The CDC just changed the rules on when COVID-19 exposed can go back to work

The CDC has eased its guidelines on employees returning to work after potentially being exposed to coronavirus, amid concerns that essential services like healthcare and food supplies could be disrupted by continued staff absences. The new instructions from the Centers for Disease Control and Prevention take a more defensive approach to tracking COVID-19 infection, though it's one which may prove controversial.

News of the new guidance came during Wednesday's White House press conference, with CDC director Dr. Robert Redfield suggesting that employees and employers could take a more symptom-led approach to quarantining.

The new interim guidance for implementing safety practices for "critical infrastructure workers" who may have had exposure to a person with suspected or confirmed COVID-19 combines monitoring with additional distancing precautions. Updated on the CDC's site, it defines "potential exposure" as either household contact with someone infected, or having close contact – within 6 feet – or someone infected. That includes any contact within a timeframe of 48 hours before symptoms may have been demonstrated.

The monitoring and containment process includes regular health checks and distancing guidelines. For example, employers should be pre-screening staff – prior to them starting work and "ideally, temperature checks should happen before the individual enters the facility," the CDC says – to track potential fevers and other symptoms. Assuming those aren't present, employees "should self-monitor under the supervision of their employer's occupational health program."

The employee should wear a face mask "at all times" for 14 days after the last exposure. They should also maintain the normal 6 feet of social distancing, "as work duties permit in the workplace." Routine cleaning of work spaces should be undertaken too, and if the employee develops symptoms they should be sent home immediately.

The shift in policy is required "to ensure continuity of operations of essential functions," the CDC says. It will allow employees to return to work sooner, "provided they remain asymptomatic and additional precautions are implemented to protect them and the community."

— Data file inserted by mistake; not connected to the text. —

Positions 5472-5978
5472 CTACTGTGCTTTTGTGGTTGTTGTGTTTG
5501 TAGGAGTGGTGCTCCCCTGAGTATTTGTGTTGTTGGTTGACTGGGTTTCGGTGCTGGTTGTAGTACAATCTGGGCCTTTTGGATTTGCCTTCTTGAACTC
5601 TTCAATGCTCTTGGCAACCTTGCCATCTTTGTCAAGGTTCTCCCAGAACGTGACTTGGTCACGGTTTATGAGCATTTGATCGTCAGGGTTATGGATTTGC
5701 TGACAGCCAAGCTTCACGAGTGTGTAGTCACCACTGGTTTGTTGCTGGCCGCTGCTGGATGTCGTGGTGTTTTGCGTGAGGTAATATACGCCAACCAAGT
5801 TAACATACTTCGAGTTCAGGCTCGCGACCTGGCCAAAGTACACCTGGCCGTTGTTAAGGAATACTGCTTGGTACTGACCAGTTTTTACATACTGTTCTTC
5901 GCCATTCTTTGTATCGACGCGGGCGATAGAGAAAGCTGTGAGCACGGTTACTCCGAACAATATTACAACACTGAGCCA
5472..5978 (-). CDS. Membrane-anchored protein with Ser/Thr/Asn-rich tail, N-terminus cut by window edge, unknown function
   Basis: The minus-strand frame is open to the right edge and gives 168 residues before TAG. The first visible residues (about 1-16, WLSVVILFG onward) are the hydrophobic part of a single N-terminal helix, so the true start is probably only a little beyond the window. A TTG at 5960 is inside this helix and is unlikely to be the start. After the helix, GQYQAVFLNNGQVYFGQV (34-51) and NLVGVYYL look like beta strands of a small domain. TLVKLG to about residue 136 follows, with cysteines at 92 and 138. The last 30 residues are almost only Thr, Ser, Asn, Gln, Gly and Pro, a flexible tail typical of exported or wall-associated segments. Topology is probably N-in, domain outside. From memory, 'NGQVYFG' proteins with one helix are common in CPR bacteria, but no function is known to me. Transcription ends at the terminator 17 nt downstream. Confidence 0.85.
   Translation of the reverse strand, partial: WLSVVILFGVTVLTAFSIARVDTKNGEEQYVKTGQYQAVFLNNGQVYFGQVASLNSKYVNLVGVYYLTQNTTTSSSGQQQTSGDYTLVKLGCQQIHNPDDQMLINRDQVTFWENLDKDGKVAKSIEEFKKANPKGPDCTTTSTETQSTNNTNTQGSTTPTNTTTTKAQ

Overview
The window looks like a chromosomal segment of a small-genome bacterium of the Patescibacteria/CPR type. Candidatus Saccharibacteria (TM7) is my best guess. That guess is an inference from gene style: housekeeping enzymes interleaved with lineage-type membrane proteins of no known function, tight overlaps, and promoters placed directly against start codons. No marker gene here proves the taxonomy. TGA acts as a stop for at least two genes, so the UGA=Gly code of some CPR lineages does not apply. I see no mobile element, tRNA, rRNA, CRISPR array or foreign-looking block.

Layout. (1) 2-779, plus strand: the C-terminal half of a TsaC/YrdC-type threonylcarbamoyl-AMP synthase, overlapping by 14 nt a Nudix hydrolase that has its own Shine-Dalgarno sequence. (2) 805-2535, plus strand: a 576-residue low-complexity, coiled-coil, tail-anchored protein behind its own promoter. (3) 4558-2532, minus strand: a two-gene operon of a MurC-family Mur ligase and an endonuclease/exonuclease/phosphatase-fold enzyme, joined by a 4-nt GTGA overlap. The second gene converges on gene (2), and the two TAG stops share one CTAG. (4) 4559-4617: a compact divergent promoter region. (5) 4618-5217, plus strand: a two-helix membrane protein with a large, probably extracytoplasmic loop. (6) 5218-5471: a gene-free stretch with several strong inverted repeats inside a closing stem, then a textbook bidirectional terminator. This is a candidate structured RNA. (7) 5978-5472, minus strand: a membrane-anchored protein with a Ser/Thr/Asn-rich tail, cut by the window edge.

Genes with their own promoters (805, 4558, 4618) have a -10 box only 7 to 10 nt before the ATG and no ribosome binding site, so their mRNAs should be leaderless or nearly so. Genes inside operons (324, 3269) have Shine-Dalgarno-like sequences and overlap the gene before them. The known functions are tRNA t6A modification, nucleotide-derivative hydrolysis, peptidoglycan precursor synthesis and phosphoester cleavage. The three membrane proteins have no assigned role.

With tests still in short supply, asymptomatic spread is the risk

The concern among experts is that, with COVID-19 testing still relatively constrained, getting a firm idea of just how many people are actually infected with coronavirus is impossible. Symptoms among those infected can appear 48 hours after people are contagious and can be spreading the virus. However, that doesn't take into account those who don't manifest any symptoms whatsoever.

At the end of March, for example, Dr. Redfield warned that as many as a quarter of those infected with coronavirus could prove to be entirely asymptomatic. That is, they can be infected with COVID-19 but outwardly show no indication of that. Workplace checks that monitor for an increase of temperature or other coronavirus symptoms would fail to identify those employees.

Almost four weeks ago, President Trump announced that drive-thru testing for coronavirus would be implemented throughout the US, situated in the parking lots of stores such as Walmart, CVS, Target, and Walgreens. That testing is yet to be rolled out, beyond a handful of sites. Instead, federal government support for some coronavirus test sites will in fact cease on Friday, NPR reports.

As for the use of masks, an increasing number of areas are now either implementing or considering mandatory wearing of face coverings. The rules distinguish between N95 and medical face masks, supplies of which are still prioritized for healthcare workers, but instead seeks to prevent spread of infected particles between the general public.